The latest issue of Credo Magazine has some terrific articles about the doctrine of the eternal generation of the Son. Check it out!
Shawn Wilhite defines being pro-Nicene this way:
[W]e can safely summarize our Nicene heritage by emphasizing (1) a clear distinction of person and nature in our trinitarian language, (2) a clear expression of the eternal generation of the Son, and (3) a clear expression of the Trinity’s inseparable operations on account of a unity of Being. To be “pro-Nicene” is nothing less than to express these three characteristics.
Josh Malone concludes about eternal generation:
Pro-Nicene theology teaches the eternal generation of the Son because by it the son of Mary is revealed to be the very Son of God. God is a fountain of life, and the church confesses this mystery to entail that the Father begets, the Son is begotten, and the Spirit proceeds. These eternal acts, concomitant with God’s own willing nature, are temporally manifest in love and grace in the missions of the Son and Spirit. Before all ages the Father has life in himself, and grants to the Son to have life in himself (John 5:26), and in creaturely time the Son gives life to whom he will (John 5:21). The wonder of the gospel is that the eternal Son, for whom and through whom are all things, has in these last days come from the Father to the far country to bring many sons to glory (Heb 2:10).
Madison Pierce provides some autobiography of shifting from biblicism to catholicity in her theological journey:
I spent the earliest years of my faith holding to the mantra “no creed but the Bible.” I read books about sola Scriptura, and I trusted in my (and my pastors’) abilities to approach the Bible and walk away with the right interpretation through the illumination of the Spirit. We read earnestly, and so God would reward us… At this stage in my faith, I truly believed that my pastors were always right. Years later as I approached my undergraduate degree, I had a sneaking suspicion that my pastors might not be right about everything, but I worried this was due to my own rebellion. Suddenly, I learned that my professors had different opinions from my pastors, and even different opinions from one another. Each of these godly people also seemed to read earnestly, so who had God rewarded with the right interpretation? Who could I trust? Who was faithful? By the end of my program, I had a fuller understanding. I could distinguish between an essential component of the faith and a distinctive of my denomination. Today I define the essential components of the faith “once for all entrusted to the saints” (Jude 3) as the teachings of the Creeds and Councils. They have been preserved for us by the grace of God, and they provide global unity for all who profess faith in Christ.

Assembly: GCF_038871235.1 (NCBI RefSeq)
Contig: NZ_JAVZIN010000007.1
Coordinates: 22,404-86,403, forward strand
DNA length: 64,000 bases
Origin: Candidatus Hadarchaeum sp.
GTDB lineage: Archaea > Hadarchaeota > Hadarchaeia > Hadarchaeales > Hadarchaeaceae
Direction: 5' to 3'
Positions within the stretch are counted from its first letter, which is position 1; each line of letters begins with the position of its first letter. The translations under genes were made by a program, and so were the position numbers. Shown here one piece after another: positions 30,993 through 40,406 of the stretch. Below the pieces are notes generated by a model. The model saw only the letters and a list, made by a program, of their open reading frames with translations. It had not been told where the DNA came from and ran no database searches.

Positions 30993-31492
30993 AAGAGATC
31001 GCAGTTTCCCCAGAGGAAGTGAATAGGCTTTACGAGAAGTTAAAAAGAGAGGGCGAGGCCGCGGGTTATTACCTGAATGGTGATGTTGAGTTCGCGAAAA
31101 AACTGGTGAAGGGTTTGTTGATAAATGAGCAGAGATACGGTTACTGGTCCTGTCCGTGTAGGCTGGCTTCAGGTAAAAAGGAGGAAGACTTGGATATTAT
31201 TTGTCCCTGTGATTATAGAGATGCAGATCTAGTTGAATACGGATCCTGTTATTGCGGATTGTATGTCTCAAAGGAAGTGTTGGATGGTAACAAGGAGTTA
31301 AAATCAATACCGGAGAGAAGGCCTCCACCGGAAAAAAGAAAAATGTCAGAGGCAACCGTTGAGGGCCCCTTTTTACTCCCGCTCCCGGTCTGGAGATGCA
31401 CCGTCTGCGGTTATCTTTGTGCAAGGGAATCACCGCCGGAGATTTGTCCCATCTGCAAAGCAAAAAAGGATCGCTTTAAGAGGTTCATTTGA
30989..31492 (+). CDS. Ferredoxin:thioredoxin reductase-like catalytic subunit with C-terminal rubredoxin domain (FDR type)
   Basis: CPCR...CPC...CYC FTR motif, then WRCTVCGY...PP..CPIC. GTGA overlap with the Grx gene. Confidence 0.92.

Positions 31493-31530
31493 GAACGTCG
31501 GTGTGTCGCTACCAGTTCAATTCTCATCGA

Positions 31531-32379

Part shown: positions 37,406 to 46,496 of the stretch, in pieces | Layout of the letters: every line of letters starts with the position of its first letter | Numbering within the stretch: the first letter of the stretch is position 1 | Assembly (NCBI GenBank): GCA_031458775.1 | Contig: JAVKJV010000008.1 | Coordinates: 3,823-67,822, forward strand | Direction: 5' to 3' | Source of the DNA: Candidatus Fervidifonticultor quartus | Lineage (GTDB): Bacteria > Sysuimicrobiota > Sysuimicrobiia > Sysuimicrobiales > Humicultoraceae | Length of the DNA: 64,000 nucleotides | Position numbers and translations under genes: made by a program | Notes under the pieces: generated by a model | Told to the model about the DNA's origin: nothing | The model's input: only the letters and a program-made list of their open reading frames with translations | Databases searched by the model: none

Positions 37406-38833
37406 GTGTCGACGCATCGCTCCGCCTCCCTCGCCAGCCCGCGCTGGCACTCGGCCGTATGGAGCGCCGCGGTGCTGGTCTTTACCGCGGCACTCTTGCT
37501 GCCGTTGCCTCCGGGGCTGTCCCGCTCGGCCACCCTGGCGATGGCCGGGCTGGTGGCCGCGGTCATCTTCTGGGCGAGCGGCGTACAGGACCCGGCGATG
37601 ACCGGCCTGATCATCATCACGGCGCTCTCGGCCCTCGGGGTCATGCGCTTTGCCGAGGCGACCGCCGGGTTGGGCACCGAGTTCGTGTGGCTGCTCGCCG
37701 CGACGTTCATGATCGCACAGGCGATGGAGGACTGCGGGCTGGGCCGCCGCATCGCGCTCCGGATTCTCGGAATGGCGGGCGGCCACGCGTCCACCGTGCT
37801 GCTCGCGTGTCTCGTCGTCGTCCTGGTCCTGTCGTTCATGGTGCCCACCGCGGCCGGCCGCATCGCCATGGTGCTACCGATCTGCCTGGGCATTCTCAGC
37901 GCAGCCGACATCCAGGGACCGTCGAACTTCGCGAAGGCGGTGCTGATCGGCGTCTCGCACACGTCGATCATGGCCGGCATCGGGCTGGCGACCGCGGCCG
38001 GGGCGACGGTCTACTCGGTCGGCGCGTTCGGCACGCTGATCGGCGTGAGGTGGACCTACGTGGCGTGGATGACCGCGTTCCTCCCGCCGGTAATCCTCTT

A terrific issue that is ideal for students, pastors, or anyone who wants to think about the Trinity in light of the church’s ancient Trinitarian faith according to the major creeds and confessions.